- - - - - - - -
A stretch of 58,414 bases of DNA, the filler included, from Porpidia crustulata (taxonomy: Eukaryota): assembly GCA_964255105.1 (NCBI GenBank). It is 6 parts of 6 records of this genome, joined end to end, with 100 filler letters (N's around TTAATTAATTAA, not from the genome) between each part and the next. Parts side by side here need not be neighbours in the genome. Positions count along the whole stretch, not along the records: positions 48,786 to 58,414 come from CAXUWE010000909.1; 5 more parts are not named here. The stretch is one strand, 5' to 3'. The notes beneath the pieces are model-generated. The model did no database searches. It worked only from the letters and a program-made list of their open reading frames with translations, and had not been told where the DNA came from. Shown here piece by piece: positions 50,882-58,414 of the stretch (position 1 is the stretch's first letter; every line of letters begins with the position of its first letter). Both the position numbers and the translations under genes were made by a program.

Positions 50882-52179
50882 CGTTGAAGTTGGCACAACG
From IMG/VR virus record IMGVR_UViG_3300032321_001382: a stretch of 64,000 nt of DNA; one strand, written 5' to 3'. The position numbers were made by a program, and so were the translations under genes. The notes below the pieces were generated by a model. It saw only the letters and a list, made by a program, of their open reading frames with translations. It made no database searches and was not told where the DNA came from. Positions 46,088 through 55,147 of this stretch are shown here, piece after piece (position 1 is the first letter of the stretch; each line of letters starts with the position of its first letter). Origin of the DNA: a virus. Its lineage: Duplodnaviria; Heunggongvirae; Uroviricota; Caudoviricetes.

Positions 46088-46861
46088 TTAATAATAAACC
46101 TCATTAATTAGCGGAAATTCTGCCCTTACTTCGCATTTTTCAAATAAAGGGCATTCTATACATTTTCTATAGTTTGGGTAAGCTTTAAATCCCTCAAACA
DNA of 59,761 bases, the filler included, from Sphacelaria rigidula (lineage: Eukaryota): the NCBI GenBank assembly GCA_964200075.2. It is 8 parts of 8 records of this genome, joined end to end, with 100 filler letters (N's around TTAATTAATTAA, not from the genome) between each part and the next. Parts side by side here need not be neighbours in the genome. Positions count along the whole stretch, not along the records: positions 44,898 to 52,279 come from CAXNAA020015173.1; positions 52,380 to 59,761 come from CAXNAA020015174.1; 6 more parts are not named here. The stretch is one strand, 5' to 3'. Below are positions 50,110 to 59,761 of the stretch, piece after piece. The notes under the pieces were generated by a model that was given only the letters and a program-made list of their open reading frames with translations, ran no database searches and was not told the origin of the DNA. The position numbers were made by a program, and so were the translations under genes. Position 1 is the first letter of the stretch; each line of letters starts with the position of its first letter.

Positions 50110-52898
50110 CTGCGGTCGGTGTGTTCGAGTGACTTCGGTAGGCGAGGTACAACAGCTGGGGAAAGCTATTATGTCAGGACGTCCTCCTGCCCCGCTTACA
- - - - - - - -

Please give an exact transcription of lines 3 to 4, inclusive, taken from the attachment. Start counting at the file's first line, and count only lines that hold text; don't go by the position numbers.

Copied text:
50882 CGTTGAAGTTGGCACAACG
From IMG/VR virus record IMGVR_UViG_3300032321_001382: a stretch of 64,000 nt of DNA; one strand, written 5' to 3'. The position numbers were made by a program, and so were the translations under genes. The notes below the pieces were generated by a model. It saw only the letters and a list, made by a program, of their open reading frames with translations. It made no database searches and was not told where the DNA came from. Positions 46,088 through 55,147 of this stretch are shown here, piece after piece (position 1 is the first letter of the stretch; each line of letters starts with the position of its first letter). Origin of the DNA: a virus. Its lineage: Duplodnaviria; Heunggongvirae; Uroviricota; Caudoviricetes.